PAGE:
Chinese culture explored at expat community event

Writer: Wang Haolan  |  Editor: Holly Wang  |  From: Shenzhen Daily 

Teachers and students donning in Chinese costumes with SIS pose for a photo at Saturday’s event. Wang Haolan

The last Saturday before the Chinese New Year of 2020 was infused with reddish festive vibes, as the fourth Discover China Day of Shekou International School (SIS) was kick-started with a fashion show featuring traditional Chinese outfits at Jingshan Villa in Shekou, Nanshan District.

Entering its fourth edition, the annual event has been favored by expatriate and local residents at the compound, where they can dress up their children and pets in hanfu or cheongsam, grab bites of Chinese street food, and enjoy performances given by art troupes on Shekou Old Street as well as SIS teachers and students.

Besides the must-see lion and dragon dance performances, audiences feasted their eyes on a face-changing performance, a Chinese ethnic dance, guqin and guzheng performances, a “Three and a Half Sentences” talk show, and more.

Amid a group of Chinese teachers, Annie Ferguson, who teaches Grade 5 students at SIS, was adept at wielding her hand fans to the melody of “Jasmine,” a household Chinese folk song.

“I felt privileged to join my colleagues in the performance. The Chinese dance and the techniques of using hand fans were difficult to learn but also exciting. I’m a dancing enthusiast and always wanting to learn different kinds of dance,” Ferguson told Shenzhen Daily.

Calligraphers with Nanshan District Federation of Literary and Art Circles gave away freshly written couplets to visitors, making their pavilion one of the most frequently visited booths with the longest lines at the event. Rachel Bishop, a teacher at SIS, chose a set of couplets that wished her and her family all the best for the new year.

“The couplet-writing event has been held in Nanshan for 20 years, and this year marked the first time that it was introduced to an international community,” said Chang Hongcai, president of Nanshan’s calligrapher association. 

“We were pleased by the expats’ enthusiasm in celebrating the Chinese New Year and learning about Chinese culture,” he said.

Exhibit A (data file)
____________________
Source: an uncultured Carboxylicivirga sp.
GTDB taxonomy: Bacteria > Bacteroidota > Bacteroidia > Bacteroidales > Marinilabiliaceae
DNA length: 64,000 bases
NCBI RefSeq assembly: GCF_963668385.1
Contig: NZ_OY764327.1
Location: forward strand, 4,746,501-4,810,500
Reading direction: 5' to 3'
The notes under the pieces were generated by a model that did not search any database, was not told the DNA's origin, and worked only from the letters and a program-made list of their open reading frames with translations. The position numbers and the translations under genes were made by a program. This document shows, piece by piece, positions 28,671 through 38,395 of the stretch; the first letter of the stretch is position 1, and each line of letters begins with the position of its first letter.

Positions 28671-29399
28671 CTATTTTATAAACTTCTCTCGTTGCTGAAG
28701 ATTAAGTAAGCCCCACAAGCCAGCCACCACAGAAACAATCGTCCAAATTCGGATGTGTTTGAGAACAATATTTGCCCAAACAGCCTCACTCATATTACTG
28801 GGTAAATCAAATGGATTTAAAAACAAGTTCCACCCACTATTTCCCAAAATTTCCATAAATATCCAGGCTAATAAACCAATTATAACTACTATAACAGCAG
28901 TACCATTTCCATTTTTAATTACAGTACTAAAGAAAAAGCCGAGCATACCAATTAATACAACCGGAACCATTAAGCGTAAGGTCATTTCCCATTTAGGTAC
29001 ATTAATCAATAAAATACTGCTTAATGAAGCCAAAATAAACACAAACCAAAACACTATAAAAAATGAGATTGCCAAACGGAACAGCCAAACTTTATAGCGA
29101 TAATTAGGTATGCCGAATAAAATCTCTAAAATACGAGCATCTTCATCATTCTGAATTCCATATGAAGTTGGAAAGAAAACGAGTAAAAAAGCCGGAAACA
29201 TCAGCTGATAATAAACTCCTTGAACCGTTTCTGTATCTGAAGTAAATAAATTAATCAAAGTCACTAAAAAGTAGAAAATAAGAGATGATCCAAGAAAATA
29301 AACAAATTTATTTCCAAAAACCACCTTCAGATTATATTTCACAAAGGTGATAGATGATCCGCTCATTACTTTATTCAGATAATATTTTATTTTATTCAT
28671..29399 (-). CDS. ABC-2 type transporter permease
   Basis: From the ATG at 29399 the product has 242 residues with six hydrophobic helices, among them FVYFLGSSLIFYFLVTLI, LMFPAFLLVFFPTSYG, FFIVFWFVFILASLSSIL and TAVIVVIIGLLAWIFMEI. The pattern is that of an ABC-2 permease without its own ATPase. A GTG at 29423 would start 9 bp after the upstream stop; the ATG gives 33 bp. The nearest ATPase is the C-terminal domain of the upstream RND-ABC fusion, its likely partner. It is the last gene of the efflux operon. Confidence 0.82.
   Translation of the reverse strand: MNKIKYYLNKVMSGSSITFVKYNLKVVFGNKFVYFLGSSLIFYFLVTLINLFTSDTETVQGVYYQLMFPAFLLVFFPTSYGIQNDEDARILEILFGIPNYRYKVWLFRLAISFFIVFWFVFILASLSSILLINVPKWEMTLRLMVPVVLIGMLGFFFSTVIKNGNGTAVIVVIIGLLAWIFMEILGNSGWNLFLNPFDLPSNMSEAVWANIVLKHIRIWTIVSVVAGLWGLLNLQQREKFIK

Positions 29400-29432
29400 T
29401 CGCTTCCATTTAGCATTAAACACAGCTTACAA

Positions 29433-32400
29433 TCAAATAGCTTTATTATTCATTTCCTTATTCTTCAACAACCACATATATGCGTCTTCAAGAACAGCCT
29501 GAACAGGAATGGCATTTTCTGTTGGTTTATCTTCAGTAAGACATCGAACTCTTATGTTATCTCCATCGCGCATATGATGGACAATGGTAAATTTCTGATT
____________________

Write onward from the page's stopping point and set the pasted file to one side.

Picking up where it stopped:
Booths promoting martial arts and karate experiences also won the kids’ favor. “It’s our first time joining the Discover China event. Lots of students at SIS are doing physical training, such as karate and aerobatics classes, at our training center, and their parents recommended that we set up a booth here. It was a great chance for us to get more in touch with the community,” said Georgy Nikolenko, a karate coach from a local physical training center named Olymp Sports Club.

Greg Smith, head of SIS, dressed up in a Chinese emperor’s outfit and woke up a dance lion with a paintbrush dripping with red pigment.

“It’s China’s rich culture and marvelous festivals like Chinese New Year that makes me and other expats want to come and stay, and as teachers with a local international school we should understand more about different cultures to bring together minds from across the world. The event is focused on the Chinese New Year, but throughout the year our students will keep learning about Chinese traditions, costumes, history and so on. We also want to help the expats in the community to better understand China and its 5,000 years of history,” said Smith.

As Smith mentioned, a display panel depicting chronicles of the Chinese dynasties and China’s geographical features and personas indicated by faces painted in the style of traditional Chinese opera has been installed at the venue. Volunteers from the parent support association at the school also gave away quiz books on Chinese culture to visitors at the event.